Salons of the Year 2016: 8
As a teenager, Kimberly de Freitas had her beauty career mapped out. She took her first step one afternoon when she marched right across the street from her Florida high school and into Maggie the Salon, and requested to speak with its owner, Maggie DiFalco. She told DiFalco that though she wanted to own a salon one day, she’d like to work at DiFalco’s while she pursued her education.
“There was just something about her—I was so impressed,” DiFalco says. “So, I created a job for her.”
De Freitas enrolled in an esthetics program at night while attending high school and working at Maggie’s on the weekends. After graduation, she continued working at the salon while earning a bachelor’s degree in accounting from Barry University.
During college, de Freitas met her future husband, a fellow student who had grown up in Curaçao. A few years after de Freitas graduated from both college and then cosmetology school, DiFalco encouraged her protégé to follow her heart and make the move to the island country off the coast of Venezuela.
After learning the local culture by teaching three-year-olds at an English school in the mornings and cutting hair in the afternoons for two years, de Freitas was approached about the idea of transforming a former restaurant at the Coral Estates resort, about 20 miles outside of Willemstad, into a salon and spa. Touring the building, de Freitas began imagining a dream business, “where every service has an ocean view.”
Located on the more natural, untouched side of the island, 8 welcomes a combination of native clients, snowbirds and tourists. No matter where guests come from, 8 plans on taking them on a journey.
“We intentionally suppressed the amount of light in the reception area so we could force guests to take a moment to adjust their eyes while coaxing them into disconnecting from the outside world and resetting their internal clocks,” de Freitas says.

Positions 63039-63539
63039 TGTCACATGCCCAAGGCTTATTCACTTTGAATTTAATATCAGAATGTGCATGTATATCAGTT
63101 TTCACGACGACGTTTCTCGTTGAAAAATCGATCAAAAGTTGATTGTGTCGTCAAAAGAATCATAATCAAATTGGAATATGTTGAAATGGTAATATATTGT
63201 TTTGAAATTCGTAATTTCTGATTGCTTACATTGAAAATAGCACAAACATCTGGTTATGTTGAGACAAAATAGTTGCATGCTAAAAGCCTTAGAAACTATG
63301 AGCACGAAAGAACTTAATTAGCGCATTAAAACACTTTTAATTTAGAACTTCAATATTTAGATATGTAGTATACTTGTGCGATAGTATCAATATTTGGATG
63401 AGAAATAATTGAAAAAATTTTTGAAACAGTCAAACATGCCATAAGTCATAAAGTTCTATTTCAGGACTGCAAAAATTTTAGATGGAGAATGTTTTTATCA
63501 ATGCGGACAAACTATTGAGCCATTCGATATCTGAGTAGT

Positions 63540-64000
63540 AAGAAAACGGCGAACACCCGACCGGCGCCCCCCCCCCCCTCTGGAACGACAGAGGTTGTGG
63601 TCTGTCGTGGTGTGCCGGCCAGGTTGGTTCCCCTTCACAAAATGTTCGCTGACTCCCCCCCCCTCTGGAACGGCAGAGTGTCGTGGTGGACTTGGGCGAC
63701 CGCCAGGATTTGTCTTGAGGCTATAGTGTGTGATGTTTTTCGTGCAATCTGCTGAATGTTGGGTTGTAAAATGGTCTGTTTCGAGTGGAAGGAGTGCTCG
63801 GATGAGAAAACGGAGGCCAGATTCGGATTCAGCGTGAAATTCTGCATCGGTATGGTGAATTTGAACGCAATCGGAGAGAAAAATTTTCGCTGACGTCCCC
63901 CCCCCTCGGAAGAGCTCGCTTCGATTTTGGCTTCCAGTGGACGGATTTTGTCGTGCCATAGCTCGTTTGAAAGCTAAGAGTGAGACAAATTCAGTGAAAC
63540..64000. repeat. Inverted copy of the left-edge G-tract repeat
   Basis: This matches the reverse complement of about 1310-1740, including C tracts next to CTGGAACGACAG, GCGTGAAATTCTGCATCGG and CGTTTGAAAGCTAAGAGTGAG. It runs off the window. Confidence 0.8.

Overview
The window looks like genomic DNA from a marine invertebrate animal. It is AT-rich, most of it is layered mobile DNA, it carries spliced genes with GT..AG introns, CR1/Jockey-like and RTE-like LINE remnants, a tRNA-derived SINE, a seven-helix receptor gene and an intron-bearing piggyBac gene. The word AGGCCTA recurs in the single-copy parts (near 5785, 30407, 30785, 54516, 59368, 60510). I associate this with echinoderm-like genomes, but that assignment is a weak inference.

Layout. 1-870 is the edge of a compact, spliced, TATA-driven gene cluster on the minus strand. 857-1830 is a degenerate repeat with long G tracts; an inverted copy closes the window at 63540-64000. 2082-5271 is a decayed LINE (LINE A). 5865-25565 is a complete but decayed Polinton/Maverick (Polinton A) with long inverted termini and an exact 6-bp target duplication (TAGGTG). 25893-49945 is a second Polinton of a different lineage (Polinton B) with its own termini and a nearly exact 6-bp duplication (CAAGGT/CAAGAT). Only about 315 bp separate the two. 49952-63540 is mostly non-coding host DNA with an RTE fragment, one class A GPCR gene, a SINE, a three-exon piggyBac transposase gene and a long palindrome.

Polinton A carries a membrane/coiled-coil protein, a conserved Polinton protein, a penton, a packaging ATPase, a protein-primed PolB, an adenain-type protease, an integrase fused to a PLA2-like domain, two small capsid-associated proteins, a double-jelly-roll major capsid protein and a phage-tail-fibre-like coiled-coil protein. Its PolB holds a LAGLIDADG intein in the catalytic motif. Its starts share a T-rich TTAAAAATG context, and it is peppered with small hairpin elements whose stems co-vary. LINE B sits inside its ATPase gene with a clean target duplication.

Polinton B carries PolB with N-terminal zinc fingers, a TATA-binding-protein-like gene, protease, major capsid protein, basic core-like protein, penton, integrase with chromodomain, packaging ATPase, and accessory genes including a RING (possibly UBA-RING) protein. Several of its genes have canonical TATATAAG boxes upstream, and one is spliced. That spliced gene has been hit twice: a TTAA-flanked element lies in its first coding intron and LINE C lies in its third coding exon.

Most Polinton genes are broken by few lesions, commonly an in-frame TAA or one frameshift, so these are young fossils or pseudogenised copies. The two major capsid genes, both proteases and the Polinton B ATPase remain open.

The retail area is an oversized semicircle where products line the walls. The vertically interesting retail shelves were crafted from reclaimed wood salvaged from the former business.
“We wanted to reuse as much of the existing building as possible,” de Freitas says. “Not only does that keep with our vision to give back to the earth, but it also honors the history of the place.”
From the reception area, guests can take two paths—the left leads them into the salon and nail studio, and the right enters the spa—each with an atmosphere unique to the mood being created. In the hair and nail studio, large windows offer clients limitless views of the Caribbean Sea. Guests are cut and styled in freestanding chairs that face these windows instead of full-length mirrors. Nail stations are strategically positioned to optimize the view.
In the treatment room, wood shutters frame the ocean views, and guests unwind to the real sound of crashing waves and the cool sea breeze. After treatments, guests are invited to take a sensory journey through 8’s experience rooms. They can bask in wet heat in the steam room, savor dry heat in the sauna and end their journey at the igloo room, a cold chamber kept at 35 ˚F.
Guests complete services by being escorted to a lounge chair near the salon’s meditation pool or near one of the two cliff-side Jacuzzis.
“With the amount of space we have to offer, both inside and outside, we frequently host private parties and corporate events for our guests,” de Freitas says. “Each of these activities add value to our company because they create conversation in an industry driven by word-of-mouth marketing.”
GRAND-PRIZE WINNER: 8
Owner: Kimberly de Freitas
Salon style: Within nature
Square footage: 5,890
Treatment rooms: 4
Equipment: Belvedere, Takara Belmont, VBS Wellness
Furniture: Novvo Etopa, Janus et Cie
Total design investment: $1,250,000
Retail line: Aveda
Color line: Aveda
Design by: Richard van Ginkel
Architect: Henk Bolivar
Photography: Wilfried Overwater
“We intentionally suppressed the amount of light in the reception area so we could force guests to take a moment to adjust their eyes while coaxing them into disconnecting from the outside world and resetting their internal clocks.”
“When approaching the front entrance, you have great expectation of what lies within. The use of sea colors in the spa rooms works very well.” —Redman
“When you master the art of blending textures, natural lighting, functional surroundings and views to escape in, you end up with a taste of paradise.” —Leger
“What’s not to love about looking at the Caribbean Sea during your service? It is very thoughtful to have a dimmer waiting area to put clients in a relaxed state.” —Gallagher
“This space is simply stunning. It’s hard to tell where the indoor space ends and the outdoors begin.” —Nelson
Originally posted on Salon Today.